And where does that data always come from? Every time - Google Analytics. These clowns always claim they can fool Google by using Google's own data!

Google has all the data. Google sees all the tricks. And Google doesn't like tricks. Google likes a good website.

So, if you want to get on Google's good side, shove those SEO clowns out the door and just build the best and most interesting website you can.

Do that and Google will find you and love you.

Social media is a waste of time

I don't do social media.

I've long since quit Facebook and Twitter and LinkedIn.

It's all a waste of time.

I used to think I was keeping in touch with friends. But I realised that keeping in touch is about meeting up and sharing a meal or a cup of coffee. It's about sharing time together in each other's company.

It's not about clicking on a "like" button or re-tweeting some rubbish post.

So I've quit social media.

If you want to be friends, come on over for a cup of tea. Just ring the bell and I'll put the kettle on. Or meet up someplace for a coffee or a cold pint.

If you're in town and want to hang out I'll give you a key to my place.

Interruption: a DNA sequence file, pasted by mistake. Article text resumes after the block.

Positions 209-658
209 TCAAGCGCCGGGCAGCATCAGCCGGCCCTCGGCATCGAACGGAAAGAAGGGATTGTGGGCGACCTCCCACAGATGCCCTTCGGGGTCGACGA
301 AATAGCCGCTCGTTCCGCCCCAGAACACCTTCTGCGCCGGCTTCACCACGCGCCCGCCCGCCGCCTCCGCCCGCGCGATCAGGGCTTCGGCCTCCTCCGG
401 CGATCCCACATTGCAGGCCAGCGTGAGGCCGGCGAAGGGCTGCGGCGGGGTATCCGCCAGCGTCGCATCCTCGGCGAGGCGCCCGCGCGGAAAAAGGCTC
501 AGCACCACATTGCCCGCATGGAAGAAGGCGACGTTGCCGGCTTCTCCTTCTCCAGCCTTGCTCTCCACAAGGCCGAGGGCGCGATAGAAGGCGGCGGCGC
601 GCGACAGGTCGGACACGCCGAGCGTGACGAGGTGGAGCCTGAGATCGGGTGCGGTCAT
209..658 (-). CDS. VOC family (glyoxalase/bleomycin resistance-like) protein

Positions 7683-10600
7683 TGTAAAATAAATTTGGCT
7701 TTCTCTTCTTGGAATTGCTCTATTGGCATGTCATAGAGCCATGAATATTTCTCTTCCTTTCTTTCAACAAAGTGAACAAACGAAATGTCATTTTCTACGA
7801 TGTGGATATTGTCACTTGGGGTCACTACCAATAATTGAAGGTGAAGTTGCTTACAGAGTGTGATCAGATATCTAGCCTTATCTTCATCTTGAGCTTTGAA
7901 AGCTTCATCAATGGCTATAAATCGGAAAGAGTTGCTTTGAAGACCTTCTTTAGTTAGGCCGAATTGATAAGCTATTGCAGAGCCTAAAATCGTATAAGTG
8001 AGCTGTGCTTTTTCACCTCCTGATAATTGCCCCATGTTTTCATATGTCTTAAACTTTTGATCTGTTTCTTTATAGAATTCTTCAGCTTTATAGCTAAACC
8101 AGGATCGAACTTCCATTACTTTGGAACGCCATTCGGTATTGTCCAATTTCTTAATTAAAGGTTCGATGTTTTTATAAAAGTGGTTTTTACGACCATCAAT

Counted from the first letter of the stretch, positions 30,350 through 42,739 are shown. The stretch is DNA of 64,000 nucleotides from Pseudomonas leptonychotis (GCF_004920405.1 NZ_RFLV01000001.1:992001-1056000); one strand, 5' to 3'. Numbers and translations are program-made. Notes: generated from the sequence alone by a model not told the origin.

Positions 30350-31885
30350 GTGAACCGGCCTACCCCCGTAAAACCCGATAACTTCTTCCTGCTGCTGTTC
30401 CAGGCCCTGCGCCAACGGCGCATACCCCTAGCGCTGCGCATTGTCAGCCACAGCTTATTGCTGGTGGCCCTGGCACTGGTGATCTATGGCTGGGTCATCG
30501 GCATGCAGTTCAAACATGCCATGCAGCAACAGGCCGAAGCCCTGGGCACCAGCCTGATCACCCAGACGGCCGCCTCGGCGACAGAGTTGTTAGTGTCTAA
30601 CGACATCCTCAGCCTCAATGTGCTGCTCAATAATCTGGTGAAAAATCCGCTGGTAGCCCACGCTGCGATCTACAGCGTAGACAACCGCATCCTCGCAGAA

I'm cool with all that.

But I want real friends, not click-friends.


Creativity

Where does creativity come from?

I think creativity comes from people who are a bit fucked-up.

Being a bit fucked-up is almost a requirement for being creative.

Look at the great writers and directors and painters and artists - they're all mad!

They're all killing themselves or drinking themselves to death or can't hold down a job or sustain a decent relationship.

Creative people are all a bit fucked up.

But, if not for fucked-up people, we would have no creativity.

Women

I'm starting to think that women should run the world.

Women think differently than us. They work differently than us.